The U.S. and South Korea will launch joint military exercises this weekend to sharpen their readiness against North Korean aggression, the allies' defense chiefs, despite warnings from Pyongyang that the drills would deepen tensions on the peninsula.
U.S. Defense Secretary Robert Gates said Washington and Seoul want to send a "clear message" to North Korea after the March sinking of a South Korean warship.
Forty-six South Korean sailors were killed in the sinking, which an international investigation pinned on a torpedo fired from a North Korean submarine near the Koreas' tense sea border. The waters have been the site of several bloody skirmishes in recent years.
"These defensive, combined exercises are designed to send a clear message to North Korea that its aggressive behavior must stop, and that we are committed to together enhancing our combined defensive capabilities," Gates and South Korea's Kim Tae-young said in a joint statement issued Tuesday after their talks.
North Korea flatly denies the accusations, and has warned that any punishment would trigger war.
Gates arrived in South Korea late Monday for a series of high-profile security talks with South Korean officials. U.S. Secretary of State Hillary Rodham Clinton landed in Seoul on Wednesday morning for a conference with Gates and their South Korean counterparts later in the day.
The U.S. and South Korea say North Korea must pay for the sinking of the Cheonan, the worst military attack on South Korea since the 1950-53 Korean War. The two Koreas remain in a state of war because the conflict ended in a truce, not a peace treaty.
South Korea's foreign minister, Yu Myung-hwan, told the YTN television network in an interview Tuesday that Washington is considering additional sanctions against North Korea. He said he expected a U.S. announcement on the issue on Wednesday.
Clinton on Tuesday described South Korea as a "stalwart ally" but did not mention possible new sanctions.
"It's particularly timely to show our strong support for South Korea, a stalwart ally, and send a very clear message to North Korea," Clinton told reporters in Kabul where she was attending an international conference on Afghanistan before departing for Seoul. "Tomorrow is a real show of solidarity."
Gates said he and Clinton are to visit the Demilitarized Zone dividing the two Koreas on Wednesday to demonstrate their "steadfast commitment" to South Korea, where Washington stations 28,500 troops as deterrence against the North. The 155-mile-long (250-kilometer-long) DMZ serves as a buffer between the two Koreas and is strewn with land mines and guarded by hundreds of thousands of combat-ready troops.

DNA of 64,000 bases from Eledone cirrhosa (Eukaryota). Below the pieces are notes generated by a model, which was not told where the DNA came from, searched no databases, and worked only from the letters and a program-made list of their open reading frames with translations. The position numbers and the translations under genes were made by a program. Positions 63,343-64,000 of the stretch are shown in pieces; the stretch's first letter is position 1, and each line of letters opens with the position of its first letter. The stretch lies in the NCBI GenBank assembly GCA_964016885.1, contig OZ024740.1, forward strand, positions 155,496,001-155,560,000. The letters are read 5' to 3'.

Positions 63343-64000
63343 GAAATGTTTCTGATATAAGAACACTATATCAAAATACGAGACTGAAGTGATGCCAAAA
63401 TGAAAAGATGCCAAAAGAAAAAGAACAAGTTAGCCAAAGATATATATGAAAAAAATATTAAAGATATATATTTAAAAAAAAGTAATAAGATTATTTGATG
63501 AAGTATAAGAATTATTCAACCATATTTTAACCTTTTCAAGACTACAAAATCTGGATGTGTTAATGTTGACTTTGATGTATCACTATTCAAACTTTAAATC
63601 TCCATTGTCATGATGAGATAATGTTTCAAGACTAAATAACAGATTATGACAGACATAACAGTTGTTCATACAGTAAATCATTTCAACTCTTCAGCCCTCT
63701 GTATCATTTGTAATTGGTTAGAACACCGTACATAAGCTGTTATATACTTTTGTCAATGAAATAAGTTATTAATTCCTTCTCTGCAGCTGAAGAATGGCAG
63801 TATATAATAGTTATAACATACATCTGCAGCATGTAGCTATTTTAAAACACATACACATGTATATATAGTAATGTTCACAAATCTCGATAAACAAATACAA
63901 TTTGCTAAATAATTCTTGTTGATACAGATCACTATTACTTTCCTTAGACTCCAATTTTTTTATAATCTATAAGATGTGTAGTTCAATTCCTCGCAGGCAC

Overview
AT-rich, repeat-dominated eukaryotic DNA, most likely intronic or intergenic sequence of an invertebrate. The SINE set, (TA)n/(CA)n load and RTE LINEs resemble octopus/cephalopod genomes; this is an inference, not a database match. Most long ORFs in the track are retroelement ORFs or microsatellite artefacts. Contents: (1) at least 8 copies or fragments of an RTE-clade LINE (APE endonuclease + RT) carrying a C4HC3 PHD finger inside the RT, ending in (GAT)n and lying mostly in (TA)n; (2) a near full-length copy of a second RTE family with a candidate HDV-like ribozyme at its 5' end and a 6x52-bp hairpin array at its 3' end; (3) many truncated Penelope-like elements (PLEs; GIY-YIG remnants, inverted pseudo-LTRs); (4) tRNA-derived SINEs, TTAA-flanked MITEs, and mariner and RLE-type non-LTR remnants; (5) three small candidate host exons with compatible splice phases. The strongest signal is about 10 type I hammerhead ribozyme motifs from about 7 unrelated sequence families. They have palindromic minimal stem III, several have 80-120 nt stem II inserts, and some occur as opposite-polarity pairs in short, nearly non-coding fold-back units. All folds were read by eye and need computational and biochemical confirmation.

At the height of the Cold War, the two Koreas occasionally exchanged gunfire along the DMZ. In 1976, two U.S. Army officers were hacked to death there with their own axes by North Korean soldiers. Former President Bill Clinton, who toured the no-man's land in 1993, reportedly described it as "the scariest place on Earth."
South Korea and the U.S. plan to conduct a four-day combined maritime and air readiness exercise, dubbed "Invincible Spirit," off the Korean peninsula's east coast from July 25-28, their militaries said in a separate joint statement.
About 8,000 South Korean and U.S. troops, more than 20 alliance warships and submarines including the massive aircraft carrier USS George Washington and 200 military planes are to take part in next week's drills, it said. The F-22 Raptor — the world's most advanced fighter jets — will also be flying training missions in and around Korea for the first time, it added.
More joint drills would follow off Korea's east and west coasts in the coming months, the statement said.
South Korea and the U.S. have said the drills are defensive-oriented, but the North has warned the training would only intensify tension because it is nothing but a preparation for an invasion.
"The warmongers would be well advised to behave themselves, bearing deep in mind the consequences to be entailed by the above-said war moves," the North's government-run Minju Joson newspaper said in a commentary carried Tuesday by the official Korean Central News Agency.
China has also opposed South Korea-U.S. military exercise, particularly one in the Yellow Sea, saying that would inflame tension on the peninsula.
Associated Press writers Matthew Lee in Kabul, Afghanistan, and Sangwon Yoon in Seoul contributed to this report .
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